Chelsea lost to a team today who were just better. That doesn’t mean Sarri should be sacked or CHO & Ruben should be dropped. It just means at this moment in time we are not at the level to compete with the very best
Stop being so reactionary..
— Con (@ConnCFC) April 14, 2019
4) It was actually quite refreshing to read the general consensus when both sides announced their starting line-ups. Liverpool kept faith with the usual goalkeeper, defence and attack, supplementing it with an energetic and physical midfield of Fabinho, Naby Keita and Jordan Henderson. There was cause for optimism.
But the same could be said for Chelsea, with Sarri resisting the temptation to recall Marcos Alonso while keeping the faith with Loftus-Cheek and Hudson-Odoi.
There were inevitable complaints at Eden Hazard being deployed as a false nine, but the narrative often ignores that Chelsea have won four of the six Premier League games he has started in that position this season, with the Belgian scoring three and assisting four goals. It worked against City in December, and with the alternative being Gonzalo Higuain or Olivier Giroud offered on a plate to Virgil van Dijk and Joel Matip, it made perfect sense. Even those who disagree with Sarri’s management and coaching could surely understand the justification.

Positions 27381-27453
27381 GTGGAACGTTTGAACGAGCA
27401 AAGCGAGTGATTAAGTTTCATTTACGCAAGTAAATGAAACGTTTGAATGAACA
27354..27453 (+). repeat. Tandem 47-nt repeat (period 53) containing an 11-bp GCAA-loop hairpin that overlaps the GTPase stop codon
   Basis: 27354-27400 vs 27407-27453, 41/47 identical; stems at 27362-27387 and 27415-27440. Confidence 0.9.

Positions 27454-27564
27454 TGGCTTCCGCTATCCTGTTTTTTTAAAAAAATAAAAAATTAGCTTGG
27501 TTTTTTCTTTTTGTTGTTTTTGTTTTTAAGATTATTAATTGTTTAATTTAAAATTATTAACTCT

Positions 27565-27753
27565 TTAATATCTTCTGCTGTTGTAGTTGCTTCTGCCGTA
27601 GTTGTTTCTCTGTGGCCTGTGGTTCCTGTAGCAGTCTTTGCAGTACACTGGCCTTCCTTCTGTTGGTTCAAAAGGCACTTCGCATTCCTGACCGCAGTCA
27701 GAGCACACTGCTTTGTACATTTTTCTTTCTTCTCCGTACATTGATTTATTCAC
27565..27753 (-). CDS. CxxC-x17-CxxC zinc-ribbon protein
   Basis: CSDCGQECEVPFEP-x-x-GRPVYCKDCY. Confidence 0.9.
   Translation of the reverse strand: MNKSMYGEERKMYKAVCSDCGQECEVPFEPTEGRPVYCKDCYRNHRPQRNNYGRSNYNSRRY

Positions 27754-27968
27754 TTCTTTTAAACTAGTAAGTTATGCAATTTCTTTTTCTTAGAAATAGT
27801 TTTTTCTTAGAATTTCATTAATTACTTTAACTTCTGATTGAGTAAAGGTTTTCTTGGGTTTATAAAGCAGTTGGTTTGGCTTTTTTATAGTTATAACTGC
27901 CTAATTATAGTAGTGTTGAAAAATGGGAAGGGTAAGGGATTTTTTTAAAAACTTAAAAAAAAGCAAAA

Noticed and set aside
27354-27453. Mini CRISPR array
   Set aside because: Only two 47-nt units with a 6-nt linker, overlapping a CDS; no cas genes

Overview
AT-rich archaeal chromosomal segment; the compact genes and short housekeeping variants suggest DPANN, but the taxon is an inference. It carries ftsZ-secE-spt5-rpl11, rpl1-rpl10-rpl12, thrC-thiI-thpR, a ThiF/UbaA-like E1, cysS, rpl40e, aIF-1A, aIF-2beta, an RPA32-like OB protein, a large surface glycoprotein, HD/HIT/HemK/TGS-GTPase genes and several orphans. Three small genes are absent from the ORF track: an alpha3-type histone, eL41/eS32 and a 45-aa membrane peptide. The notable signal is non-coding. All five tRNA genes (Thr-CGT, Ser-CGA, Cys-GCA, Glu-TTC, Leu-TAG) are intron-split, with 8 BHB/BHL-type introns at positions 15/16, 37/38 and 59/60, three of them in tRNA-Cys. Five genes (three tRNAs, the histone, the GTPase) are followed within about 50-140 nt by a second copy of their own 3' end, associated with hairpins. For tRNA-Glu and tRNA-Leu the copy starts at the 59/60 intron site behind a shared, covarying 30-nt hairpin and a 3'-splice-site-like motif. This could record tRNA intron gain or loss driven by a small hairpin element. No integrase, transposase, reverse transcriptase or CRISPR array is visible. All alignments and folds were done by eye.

5) It also allowed for a more pragmatic, organised and diligent Chelsea approach. As brilliant as Hazard is and as regrettable as it may be, playing him in his favoured left-wing position necessitates a degree of sacrifice either to his or his side’s game. There are matches in which his lack of protection for a full or wing-back is not worth the risk.
With Hazard as the focal point, Chelsea enjoyed a fine first half. The Belgian was the only outfielder not to make a single tackle, interception or clearance for the visitors in the opening 45 minutes, and while his natural attacking talents were somewhat neutered his movement constantly occupied Liverpool. The space he created was crucial on the counter-attack for Willian in particular.
Chelsea completed 22 tackles in the first half at Anfield, at least three more than any other team in the first half of a Premier League game this season. It was when that intensity and focus dropped – they made just eight tackles in the second half, and none from the 46th minute to the 56th when Liverpool won the game – that their resolve was finally broken.
6) As if to enforce the point that Klopp was eager to stress on Friday, both the performance and the scoreline mirrored that of five years ago. Liverpool temporarily allowed the occasion to consume them, but only when the task at hand was more or less complete.
The pre-match narrative was typically overblown, with no Liverpool players from the 2014 game featuring half a decade on. But that should take nothing away from what was an emotional, poignant occasion. Playing on the eve of the 30th anniversary of the Hillsborough tragedy added yet another tear-soaked layer to this veritable onion of a match.
Liverpool paid their respects beautifully but retained their focus, even with City having beaten Crystal Palace earlier in the day. These “mentality monsters” Klopp has created will not let up.
Oh, and Mark Lawrenson is a genius.